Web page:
Technically, there is a difference between "food allergy" that causes a histamine reaction (an immediate Ig-E allergy) and a food intolerance like Celiac Disease. A histamine reaction comes from Ig-E (immunoglobulin E, a type of antibody)s in a body pegging the trigger (sea food for instance) as an invader, and swarming to get it out. Ig-Es bring on extremely powerful reactions. This leads to itchy eyes, runny nose, swelling and in severe cases, anaphylaxis (throat swelling shut). Allergy tests look for Ig-E reactions (on skin or in blood) to tiny amounts of potential allergens. Food intolerances are more tricky. They aren't mediated by those antibodies, so they won't show up on an allergy test. As this mother puts it,
After two doctors told me my son didn't have any allergies, the GI doctor finally found the genes for celiac which explained why he had gone from the 95% of weight to the 5% of weight after we introduced gluten (wheat) and dairy into his diet. Technically, he didn't have a life threatening IgE allergy. One doctor even told me, "we have a death and disease model" meaning if you are not going to die from something immediately after eating it, it isn't a problem. But my son was wasting away and his brain was starving for nutrients.
Celiac disease, and other food intolerances, involve immune reactions in the gut, where the food particles are changed into intestine-bombs instead of being digested:
Upon exposure to [gluten] the enzyme tissue transglutaminase modifies the protein, and the immune system cross-reacts with the small-bowel tissue, causing an inflammatory reaction. That leads to a truncating of the villi lining the small intestine (called villous atrophy). This interferes with the absorption of nutrients, because the intestinal villi are responsible for absorption. (Wikipedia)A really succint and helpful summary is here.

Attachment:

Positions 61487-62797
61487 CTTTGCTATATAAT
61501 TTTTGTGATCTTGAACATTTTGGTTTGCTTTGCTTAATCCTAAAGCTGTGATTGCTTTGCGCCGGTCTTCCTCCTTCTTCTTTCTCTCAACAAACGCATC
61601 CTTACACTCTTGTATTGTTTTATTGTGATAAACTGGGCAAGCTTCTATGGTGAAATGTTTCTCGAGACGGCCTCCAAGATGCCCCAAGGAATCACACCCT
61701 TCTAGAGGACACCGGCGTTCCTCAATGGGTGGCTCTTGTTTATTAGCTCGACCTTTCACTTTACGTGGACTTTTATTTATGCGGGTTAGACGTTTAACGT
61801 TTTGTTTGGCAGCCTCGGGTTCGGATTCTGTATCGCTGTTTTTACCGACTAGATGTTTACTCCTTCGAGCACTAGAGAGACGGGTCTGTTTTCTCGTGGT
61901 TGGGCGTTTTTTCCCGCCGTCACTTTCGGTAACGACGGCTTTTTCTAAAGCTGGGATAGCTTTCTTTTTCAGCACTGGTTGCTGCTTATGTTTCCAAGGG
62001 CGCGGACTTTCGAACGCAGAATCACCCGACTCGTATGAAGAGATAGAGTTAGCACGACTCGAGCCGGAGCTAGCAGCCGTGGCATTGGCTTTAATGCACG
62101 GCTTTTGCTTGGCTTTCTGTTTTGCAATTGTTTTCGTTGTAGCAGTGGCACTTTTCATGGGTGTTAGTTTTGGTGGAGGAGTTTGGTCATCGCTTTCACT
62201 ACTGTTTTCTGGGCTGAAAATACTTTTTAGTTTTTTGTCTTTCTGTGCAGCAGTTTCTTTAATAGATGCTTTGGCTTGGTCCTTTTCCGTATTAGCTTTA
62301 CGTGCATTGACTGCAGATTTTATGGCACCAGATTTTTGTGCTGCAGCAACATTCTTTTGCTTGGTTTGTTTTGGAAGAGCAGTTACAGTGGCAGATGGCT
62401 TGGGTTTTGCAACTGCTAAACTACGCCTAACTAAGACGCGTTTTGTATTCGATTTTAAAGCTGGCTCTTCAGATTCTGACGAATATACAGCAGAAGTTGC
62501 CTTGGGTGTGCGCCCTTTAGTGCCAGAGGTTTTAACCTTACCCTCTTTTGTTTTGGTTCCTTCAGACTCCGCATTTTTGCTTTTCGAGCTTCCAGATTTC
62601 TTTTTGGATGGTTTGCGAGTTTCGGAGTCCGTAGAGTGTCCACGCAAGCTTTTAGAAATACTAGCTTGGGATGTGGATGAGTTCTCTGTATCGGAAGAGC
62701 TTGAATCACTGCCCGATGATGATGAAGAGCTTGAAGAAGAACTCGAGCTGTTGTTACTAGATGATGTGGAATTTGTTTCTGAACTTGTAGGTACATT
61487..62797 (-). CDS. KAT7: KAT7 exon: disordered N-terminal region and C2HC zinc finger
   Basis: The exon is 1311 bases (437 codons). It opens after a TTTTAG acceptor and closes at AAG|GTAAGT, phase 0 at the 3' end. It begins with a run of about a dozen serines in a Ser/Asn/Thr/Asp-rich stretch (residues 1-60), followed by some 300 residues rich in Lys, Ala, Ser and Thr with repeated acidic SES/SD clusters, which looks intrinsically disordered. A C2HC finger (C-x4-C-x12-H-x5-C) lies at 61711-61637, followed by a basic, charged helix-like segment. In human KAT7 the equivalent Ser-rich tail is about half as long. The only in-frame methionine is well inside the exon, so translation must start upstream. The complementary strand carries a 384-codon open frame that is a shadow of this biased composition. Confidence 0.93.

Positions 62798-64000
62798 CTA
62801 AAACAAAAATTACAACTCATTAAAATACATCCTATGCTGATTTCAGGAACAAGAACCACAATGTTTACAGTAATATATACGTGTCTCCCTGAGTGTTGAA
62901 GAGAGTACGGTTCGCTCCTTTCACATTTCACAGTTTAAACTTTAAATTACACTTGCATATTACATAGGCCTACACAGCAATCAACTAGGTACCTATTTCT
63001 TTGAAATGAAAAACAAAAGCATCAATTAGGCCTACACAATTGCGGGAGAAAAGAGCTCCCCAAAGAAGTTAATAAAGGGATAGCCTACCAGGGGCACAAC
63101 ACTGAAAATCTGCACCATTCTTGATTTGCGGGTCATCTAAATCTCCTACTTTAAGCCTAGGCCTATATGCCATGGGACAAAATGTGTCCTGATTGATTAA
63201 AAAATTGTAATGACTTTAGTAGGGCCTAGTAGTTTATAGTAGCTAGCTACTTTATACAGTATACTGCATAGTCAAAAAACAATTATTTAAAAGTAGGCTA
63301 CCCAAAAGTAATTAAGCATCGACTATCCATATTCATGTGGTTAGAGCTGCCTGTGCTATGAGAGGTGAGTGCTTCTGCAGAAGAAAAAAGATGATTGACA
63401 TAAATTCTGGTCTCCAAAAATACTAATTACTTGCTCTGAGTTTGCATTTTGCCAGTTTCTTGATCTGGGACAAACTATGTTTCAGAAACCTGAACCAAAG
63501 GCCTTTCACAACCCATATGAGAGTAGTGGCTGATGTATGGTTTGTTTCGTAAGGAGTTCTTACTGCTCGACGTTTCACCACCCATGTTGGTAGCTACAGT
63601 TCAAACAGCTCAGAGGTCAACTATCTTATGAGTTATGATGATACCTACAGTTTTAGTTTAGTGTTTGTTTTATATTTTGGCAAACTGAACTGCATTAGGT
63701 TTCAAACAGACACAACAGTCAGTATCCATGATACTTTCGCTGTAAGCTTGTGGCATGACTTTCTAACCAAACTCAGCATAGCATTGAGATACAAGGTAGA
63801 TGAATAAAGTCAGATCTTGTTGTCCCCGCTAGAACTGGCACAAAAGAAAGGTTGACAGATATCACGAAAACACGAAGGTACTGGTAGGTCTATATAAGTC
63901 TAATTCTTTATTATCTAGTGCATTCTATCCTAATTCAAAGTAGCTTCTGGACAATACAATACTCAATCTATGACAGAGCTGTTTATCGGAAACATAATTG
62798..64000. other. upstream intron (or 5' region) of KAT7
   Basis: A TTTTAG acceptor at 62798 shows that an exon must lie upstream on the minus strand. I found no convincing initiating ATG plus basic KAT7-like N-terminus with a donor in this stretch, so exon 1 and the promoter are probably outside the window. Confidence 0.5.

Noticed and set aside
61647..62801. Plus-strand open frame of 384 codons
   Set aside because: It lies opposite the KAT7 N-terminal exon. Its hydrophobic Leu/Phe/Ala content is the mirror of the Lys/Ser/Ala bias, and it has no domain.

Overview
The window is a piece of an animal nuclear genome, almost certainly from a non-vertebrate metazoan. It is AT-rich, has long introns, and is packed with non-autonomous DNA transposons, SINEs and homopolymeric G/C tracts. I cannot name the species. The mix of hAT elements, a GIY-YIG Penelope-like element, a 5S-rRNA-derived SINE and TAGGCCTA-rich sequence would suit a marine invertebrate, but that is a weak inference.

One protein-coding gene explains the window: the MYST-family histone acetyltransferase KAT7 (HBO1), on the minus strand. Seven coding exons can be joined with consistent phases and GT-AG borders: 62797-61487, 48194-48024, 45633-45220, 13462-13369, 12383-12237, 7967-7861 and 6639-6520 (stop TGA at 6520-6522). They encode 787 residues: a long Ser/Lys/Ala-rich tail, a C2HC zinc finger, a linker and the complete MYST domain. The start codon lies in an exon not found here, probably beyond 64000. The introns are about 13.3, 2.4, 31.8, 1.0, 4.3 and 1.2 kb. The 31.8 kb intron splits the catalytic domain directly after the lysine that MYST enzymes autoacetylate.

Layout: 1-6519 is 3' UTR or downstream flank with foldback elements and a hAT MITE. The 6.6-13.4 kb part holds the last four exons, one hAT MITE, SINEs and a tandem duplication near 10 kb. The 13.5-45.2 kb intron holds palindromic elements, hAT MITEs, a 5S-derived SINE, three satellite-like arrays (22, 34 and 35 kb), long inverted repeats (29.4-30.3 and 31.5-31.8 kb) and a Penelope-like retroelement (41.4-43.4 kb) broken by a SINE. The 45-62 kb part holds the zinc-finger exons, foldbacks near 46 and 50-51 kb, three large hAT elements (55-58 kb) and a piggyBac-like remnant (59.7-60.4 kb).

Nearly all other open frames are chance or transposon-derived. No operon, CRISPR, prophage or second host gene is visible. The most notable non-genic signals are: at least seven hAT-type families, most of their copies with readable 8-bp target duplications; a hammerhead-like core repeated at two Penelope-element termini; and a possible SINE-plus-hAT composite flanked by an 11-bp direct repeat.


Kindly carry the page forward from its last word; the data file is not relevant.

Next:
Both are examples of the body over-reacting to something that shouldn't trigger a response at all, but they are different enough to require different tests. I appreciated this blog post by a mother whose children have many food intolerances (and she's into Real Food too!). Most people don't know about Celiac disease, and they think that you are being picky if you say you're "intolerant to" something... so I'll probably go on being incorrect but understood and telling waiters and chefs that "I'm allergic to wheat and soy." :)
[[And parents, if you notice that your child has red cheeks, diarrhea, is irritable or sleepless, vomits, gets eczema or a rash after eating any certain food, or has ANY developmental delays, disorders or learning disabilities, or just "fails to thrive" but tests "negative for any food allergies," you might want to try cutting it out, seeing if he improves, and getting a doctor familiar with non-IgE mediated food intolerances. Just because it doesn't show up as an allergy on a blood test doesn't mean that it couldn't possibly be a life-threatening intolerance.]]